Buy-side Perspectives Issue 14 | Page 34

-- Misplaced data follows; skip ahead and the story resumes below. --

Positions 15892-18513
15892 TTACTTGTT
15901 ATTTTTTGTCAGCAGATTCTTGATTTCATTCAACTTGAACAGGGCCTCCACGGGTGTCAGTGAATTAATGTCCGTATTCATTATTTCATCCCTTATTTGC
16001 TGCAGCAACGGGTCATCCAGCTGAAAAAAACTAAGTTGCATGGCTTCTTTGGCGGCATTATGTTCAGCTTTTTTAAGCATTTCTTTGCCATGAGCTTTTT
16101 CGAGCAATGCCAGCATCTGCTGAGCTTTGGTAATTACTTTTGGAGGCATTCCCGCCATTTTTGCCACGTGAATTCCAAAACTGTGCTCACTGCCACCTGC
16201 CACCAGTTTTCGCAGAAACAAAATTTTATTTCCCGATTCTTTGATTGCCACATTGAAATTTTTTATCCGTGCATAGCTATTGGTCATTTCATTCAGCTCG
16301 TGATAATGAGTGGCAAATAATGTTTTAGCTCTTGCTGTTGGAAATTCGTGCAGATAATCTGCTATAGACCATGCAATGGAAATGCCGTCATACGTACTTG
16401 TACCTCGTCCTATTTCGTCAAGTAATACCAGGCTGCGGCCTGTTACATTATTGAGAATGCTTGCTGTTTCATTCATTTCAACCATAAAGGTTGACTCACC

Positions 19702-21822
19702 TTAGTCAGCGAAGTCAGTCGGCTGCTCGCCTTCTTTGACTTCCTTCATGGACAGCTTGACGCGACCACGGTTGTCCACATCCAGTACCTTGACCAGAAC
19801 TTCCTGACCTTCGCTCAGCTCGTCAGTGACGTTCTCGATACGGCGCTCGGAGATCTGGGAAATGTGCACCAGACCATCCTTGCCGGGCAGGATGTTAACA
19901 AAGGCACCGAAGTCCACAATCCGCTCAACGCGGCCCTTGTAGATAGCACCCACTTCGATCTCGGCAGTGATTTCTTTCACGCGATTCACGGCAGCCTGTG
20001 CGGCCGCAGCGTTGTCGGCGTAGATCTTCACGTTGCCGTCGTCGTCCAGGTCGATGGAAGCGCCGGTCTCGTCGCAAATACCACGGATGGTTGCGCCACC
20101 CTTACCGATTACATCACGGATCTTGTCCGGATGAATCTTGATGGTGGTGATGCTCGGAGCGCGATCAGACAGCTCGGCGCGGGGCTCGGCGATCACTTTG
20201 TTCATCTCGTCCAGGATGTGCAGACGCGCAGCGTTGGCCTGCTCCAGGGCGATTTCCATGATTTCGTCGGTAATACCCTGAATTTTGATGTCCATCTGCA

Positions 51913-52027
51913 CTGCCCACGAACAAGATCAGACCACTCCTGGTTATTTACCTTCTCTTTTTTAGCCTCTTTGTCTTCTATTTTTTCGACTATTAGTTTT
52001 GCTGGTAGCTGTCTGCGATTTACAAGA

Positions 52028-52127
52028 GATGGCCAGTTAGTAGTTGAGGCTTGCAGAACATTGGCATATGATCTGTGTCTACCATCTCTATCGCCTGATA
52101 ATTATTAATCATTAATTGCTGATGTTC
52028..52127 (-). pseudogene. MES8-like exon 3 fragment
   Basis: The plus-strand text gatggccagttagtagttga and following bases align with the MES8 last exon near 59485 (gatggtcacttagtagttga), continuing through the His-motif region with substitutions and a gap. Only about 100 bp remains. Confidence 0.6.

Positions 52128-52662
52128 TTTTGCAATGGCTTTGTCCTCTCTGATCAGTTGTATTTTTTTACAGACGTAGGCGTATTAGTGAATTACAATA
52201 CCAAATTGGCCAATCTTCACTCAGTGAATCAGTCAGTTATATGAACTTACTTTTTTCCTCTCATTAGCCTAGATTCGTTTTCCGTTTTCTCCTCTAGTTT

EFAMA’s perspective on need-to-know regulations for buy-side heads of trading As the dust is settling from the implementation of MiFID II since the beginning of 2018, K&KGC has captured both remaining and new regulatory challenges that are need-to-know areas for the buy-side heads of trading at the Alpha Trader Forum roadshow meetings in London, Paris, Frankfurt and Stockholm this autumn. We caught up with Vincent Dessard, Senior Regulatory Policy Advisor at EFAMA for further comments to our findings. ESMA’s central facility in relation to instrument reference and trading data. Steven Maijoor, Chair of the European Securities and Markets Authority (ESMA) made an interesting statement in his speech on 3rd October 2018 on the “The state of implementation of MIFID II and preparing for Brexit” about ESMA’s preparation of a central facility for instrument reference and trading data. Considering the long standing and intense debate about consolidated tape in Europe, would you please elaborate about what you know about this initiative and to what extent it may benefit the buy-side trading community? Vincent Dessard: First and foremost, thank you for allowing me to contribute with EFAMA’s perspectives in issue 14 of your excellent magazine. The Consolidated Tape (CT) has been on EFAMA’s wish list since the inception of drafting MiFID II. The key benefit of a CT is to facilitate a “golden source of data”. We could early on identify the benefits of a publicly mandated, single solution deployed across all asset classes. However, no multinational authority previously volunteered to take on that kind of role. The authorities also needed to offer the opportunity for multiple commercial providers of CT to promote market stability and competition. ESMA has now confirmed the start of their CT development. While we would welcome a multi-asset solution with real-time tape, the starting point will be delayed tape for cash equities. Another development area I would like to propose for the future, to enhance and centralise the transparency of markets would be if the CT could also include trade reporting data for derivatives, securities financing transactions (SFT) and movements on bonds that are on an international central securities depository (ICSD). This would be useful to centralise even if not all instruments are reported in real-time. I see clear benefits for the buy side with more centrally governed data supporting an improved price formation on the market. CSDR preparations for the buy-side trading desk by September 2020 K&KGC have flagged this upcoming regulatory requirement to heads of trading and recommended that they analyse the root causes for failed settlements within their firm to prepare accordingly. We think the review should be done from multiple perspectives looking at types of asset classes and trades as well as analysis by counterparty. Settlement will likely have an increased importance in formal counterparty reviews in the future. 34 Vincent Dessard: I fully share your view that ‘settlement’ will be at the heart of the upcoming development for multiple reasons. The CSDR settlement discipline proposes penalties, which will be a major change and additional pressure on market participants to settle their transactions. The regulatory aspect of the buy-in regime is what concerns me the most. Specifically, the fact that the failing counterparty may be imposed to pay for all costs endured by its counterparty in OTC trading. I would recommend that buy-side firm’s traders and middle office are appropriately trained and counterparty contracts are adjusted in order to adapt to mandatory settlement lead-times. We would recommend that MiFID II investment firms set aside efforts to analyse their settlement flows, especially around securities borrowing, recall time as well as fail recovery mechanisms. Buy-in procedures might become extremely costly, especially for OTC trades (which is frequent for large or less liquid trades). RTS28 reporting changes for 2019 The buy side and vendors have all reported that the RTS28 and RTS27 reporting initiatives in 2018 have, as yet, not resulted in any added value for their decision making. What changes would the buy side need to adapt in their 2019 RTS28 reporting? Vincent Dessard: This question would benefit from answers from multiple angles. From a buy-side perspective, I would agree that the benefits of the RTS27/28 reports are not yet visible. Consolidated tape will better serve the buy-side’s objectives. From a regulator’s standpoint, the benefits of the RTS27/28 are more obvious. These reports were primarily developed for their benefit. The regulators are currently spending a lot of time analysing and compiling the new types of data. You can for example already find more detailed ESMA analysis in their report on the use of derivatives. From my perspective, the ongoing effort by the authorities will allow for much quicker and more surgical fixes” when the next crisis will turn up. Systematic Internaliser regime for fixed income. In contrast to the previous heated equities trading discussions, the fixed income buy-side traders have not raised any concerns about the impending systematic internaliser regime for fixed income. What are your perspectives about this subject? If it happens, will it be business as usual? Winter 2018